Sunday, April 29, 2012

A Roast, Snap Beans, and Smashed Potatoes with Gravy

It's the last week of the semester. I should writing a paper rather than a blog post, but . . . 

Mom left a 2 lb. roast in my freezer on one of her trips through town a couple of weeks ago with instructions to thaw completely, rub with garlic salt and pepper and cook in a 350 degree oven for an hour or until the meat thermometer registers 140 degrees. 

Partly due to procrastination and partly because I'm sick and wanted a mom-style meal, I took the roast out this morning to thaw and cooked it, fresh snap beans, and smashed potatoes with gravy for dinner tonight. All were successful, yummy, and not too time consuming on a night when I needed to be able to keep reading/writing during the meal prep. 

I apologize for not having process photos. I didn't think this would be a blog post meal because of time issues this week, but when it turned out well, I couldn't resist. 

To get started, I rubbed all sides of the meat with garlic salt and black pepper, popped it in the oven at 350, and let it cook an hour (30 minutes per pound). Easy? You bet. I let it cook 15 more minutes because the temperature didn't quite get to 140, but I probably could have taken it out at an hour. It would have just been a little rarer. I transferred it to a plastic cutting board and let it cool for at least ten minutes before cutting it. 

I boiled 5 largish red-skin potatoes in salted water for 30 minutes or until a fork easily released from the largest potato. I drained the potatoes and returned them to the original pot. Then, I slightly smashed them and added salt and pepper to taste, a tablespoon of butter, 1/4 cup of half and half, and a rounded tablespoon of sour cream. (shhh... Steve thinks he hates all things with sour cream, but he likes these potatoes.) I continued smashing the potatoes until the sour cream, butter, and cream were incorporated.

Around the same time that I started the potatoes, I threw the snapped snap beans in a pot with water and roasted vegetable paste and let them cook over medium heat for about 30 minutes. 

After the roast was finished and transferred to the cutting board, I placed the roasting pan with drippings over an eye on the stove and added 1 1/2 tablespoons of cornstarch and a sliver of butter. The cornstarch and butter stick to the drippings (I know this is an icky word, but isn't "fat" worse?) and cook over low heat for a minute. Then, I added 1 1/2 cups of water to the mixture and whisk it all together. I cooked this all over low/medium heat for 5 minutes or until it thickened to the desired constancy for gravy.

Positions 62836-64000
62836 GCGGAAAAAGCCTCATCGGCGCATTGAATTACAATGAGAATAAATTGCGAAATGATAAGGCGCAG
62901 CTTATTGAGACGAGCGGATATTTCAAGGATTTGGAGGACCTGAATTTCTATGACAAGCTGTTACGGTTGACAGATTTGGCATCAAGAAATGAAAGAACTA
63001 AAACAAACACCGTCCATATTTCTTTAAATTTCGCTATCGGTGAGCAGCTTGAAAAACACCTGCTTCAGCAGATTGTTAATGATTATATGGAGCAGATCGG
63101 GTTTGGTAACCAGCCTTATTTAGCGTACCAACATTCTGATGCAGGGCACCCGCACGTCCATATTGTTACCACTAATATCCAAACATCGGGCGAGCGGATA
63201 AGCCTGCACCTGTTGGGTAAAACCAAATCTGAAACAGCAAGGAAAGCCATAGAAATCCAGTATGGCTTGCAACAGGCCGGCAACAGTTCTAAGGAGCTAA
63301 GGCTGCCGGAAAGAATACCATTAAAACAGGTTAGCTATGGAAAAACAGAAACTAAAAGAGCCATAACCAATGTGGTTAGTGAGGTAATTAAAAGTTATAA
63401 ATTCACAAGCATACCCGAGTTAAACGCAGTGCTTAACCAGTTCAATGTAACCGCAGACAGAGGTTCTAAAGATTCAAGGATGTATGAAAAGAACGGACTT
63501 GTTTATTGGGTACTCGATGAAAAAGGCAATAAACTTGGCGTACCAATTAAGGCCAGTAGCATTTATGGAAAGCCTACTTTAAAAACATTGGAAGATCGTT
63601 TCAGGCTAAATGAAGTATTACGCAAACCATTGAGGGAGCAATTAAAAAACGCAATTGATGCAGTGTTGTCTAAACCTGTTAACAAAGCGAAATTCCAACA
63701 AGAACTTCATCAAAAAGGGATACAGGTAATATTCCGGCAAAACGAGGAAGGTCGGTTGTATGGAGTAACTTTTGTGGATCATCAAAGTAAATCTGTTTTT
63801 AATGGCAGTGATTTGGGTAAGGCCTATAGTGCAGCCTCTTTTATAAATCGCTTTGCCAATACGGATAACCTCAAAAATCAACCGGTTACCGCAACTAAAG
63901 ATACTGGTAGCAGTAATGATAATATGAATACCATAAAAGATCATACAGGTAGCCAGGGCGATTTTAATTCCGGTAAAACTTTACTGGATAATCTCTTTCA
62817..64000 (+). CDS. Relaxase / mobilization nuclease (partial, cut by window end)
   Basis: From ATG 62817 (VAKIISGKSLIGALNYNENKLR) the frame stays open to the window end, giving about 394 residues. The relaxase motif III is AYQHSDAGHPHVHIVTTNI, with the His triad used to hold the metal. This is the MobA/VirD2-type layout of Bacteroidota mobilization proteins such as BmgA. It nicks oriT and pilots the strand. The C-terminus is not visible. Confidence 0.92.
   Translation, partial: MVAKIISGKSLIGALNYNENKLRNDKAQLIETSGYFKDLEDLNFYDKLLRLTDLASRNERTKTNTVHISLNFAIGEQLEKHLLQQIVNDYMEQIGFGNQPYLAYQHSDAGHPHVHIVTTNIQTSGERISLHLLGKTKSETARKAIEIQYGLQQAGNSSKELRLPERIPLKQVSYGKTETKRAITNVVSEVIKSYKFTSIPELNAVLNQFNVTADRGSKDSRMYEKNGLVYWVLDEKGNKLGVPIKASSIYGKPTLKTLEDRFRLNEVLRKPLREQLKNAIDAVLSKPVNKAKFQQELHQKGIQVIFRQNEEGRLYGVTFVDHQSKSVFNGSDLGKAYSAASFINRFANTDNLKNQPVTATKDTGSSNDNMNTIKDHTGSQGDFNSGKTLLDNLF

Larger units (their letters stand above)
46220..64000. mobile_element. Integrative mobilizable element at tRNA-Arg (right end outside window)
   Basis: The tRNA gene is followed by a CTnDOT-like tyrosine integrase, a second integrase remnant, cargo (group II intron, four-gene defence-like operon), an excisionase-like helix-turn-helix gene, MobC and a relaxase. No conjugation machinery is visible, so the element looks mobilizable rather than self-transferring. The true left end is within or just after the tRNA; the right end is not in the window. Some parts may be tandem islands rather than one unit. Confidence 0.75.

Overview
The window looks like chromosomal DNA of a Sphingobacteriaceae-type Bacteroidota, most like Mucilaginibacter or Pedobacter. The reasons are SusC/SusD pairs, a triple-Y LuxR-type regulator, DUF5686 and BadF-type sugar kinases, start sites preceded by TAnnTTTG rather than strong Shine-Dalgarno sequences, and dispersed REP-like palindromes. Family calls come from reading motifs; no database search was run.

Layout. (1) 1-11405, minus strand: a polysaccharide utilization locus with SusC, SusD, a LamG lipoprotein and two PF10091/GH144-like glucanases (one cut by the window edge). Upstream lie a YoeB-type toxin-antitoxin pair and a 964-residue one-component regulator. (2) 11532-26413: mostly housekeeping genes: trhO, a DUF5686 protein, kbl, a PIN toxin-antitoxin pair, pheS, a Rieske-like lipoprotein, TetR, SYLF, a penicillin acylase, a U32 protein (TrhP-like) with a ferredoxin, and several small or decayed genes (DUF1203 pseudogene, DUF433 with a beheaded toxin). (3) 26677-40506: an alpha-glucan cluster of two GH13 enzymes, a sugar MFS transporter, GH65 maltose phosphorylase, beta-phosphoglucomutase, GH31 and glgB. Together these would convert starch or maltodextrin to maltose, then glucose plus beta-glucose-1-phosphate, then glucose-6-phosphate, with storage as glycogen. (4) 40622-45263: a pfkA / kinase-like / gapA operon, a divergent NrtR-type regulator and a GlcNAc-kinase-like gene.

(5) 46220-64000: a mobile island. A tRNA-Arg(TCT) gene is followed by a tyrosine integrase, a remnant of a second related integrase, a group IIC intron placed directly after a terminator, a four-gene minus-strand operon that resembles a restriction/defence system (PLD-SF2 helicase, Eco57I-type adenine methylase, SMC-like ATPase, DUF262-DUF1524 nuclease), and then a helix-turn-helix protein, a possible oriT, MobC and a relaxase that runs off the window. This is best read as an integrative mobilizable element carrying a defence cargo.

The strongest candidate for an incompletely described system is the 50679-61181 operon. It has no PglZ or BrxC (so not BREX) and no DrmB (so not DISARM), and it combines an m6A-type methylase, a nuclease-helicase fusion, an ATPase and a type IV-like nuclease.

A note about gravy: We all know it's not the best thing for you, and, because of this fact, it was made only for special meals when I was a growing up. But Steve absolutely loves gravy, so I've tried my hand at it a few times this semester. It's not too difficult once you get the proportions of the oil, starch, and liquid correct, and it sure does taste good. 

Steve gives a thumbs up of approval

Happy Cooking!

Tuesday, April 17, 2012

A Lulu Sugar Cookie or Two

"Lulu"  is my mother's "grandmother name." And, even though she was making these cookies long before she became a grandmother, I find it a fitting name for her most loved and requested cookie recipe. They are a thin butter cookie with a simple icing that can be cut out and decorated in any shape desired. Growing up, we made these cookies for every possible holiday, bake sale, classroom party, and sometimes just because. We would pick what cookie cutters to use from a huge cookie tin full of them--bunnies, ducks, flowers, shamrocks, hearts, pumpkins, witches, stockings, stars, Christmas trees. Then came the icing, and Mom would spread out wax paper on all the kitchen surfaces and let which ever children were around ice and sprinkle 'til their hearts were content. I have even started making these once a semester for my classes because everyone needs a little sugar and cheering up after taking an exam.

While home for Easter a couple weeks ago, Mom and I made her sugar cookies for a few special people. Here's our process:

Lulu’s Sugar Cookies
Yield: 75 cookies
2 sticks butter (softened)
1 cup sugar
1 egg
1 teaspoon vanilla
3 cups flour 
1 teaspoon baking powder 
1/8 teaspoon salt
Combine butter and sugar in a mixing bowl. Beat with an electric mixer until foamy (at least 5 minutes). Add egg and vanilla. Beat well. Sift flour, baking powder, and salt together. Add to the mixture and beat well. 

After the dough is combined well, separate equally and form into two sections. Cover in plastic wrap and refrigerate overnight (I've gotten away with putting them in the freezer for 30 minutes or the refrigerator for 2 hours in a pinch, but it works best if you make the dough the night before). 

Take one section of dough out at a time and let it soften for 5 to 10 minutes. Pre-heat the oven to 350. Roll out the dough to roughly 1/8-1/4 inch thick. Cut out desired shapes.

Bake on a lined cookie sheet for about 10 minutes or until just the tiniest bit of light brown come up around the edges. 

Now for the icing: We we use a simple icing made of powdered sugar, water, and food coloring. It takes a lot less water than you think, so I recommend adding it by the tablespoon and stirring it into the powdered sugar completely before adding more. You want it spreadable, but not to thin that it runs off the cookie or too thick that it is hard for the kids to spread easily.  Make sure to use the sprinkles before the icing has completely dried. If you get the icing on the cookies while they are still warm the icing will dry shiny.

Try not to stack them on top of each other until the icing has completely hardened or it will smudge. I hope you enjoy the baking, decorating process, and, of course, the buttery, sugary cookie goodness.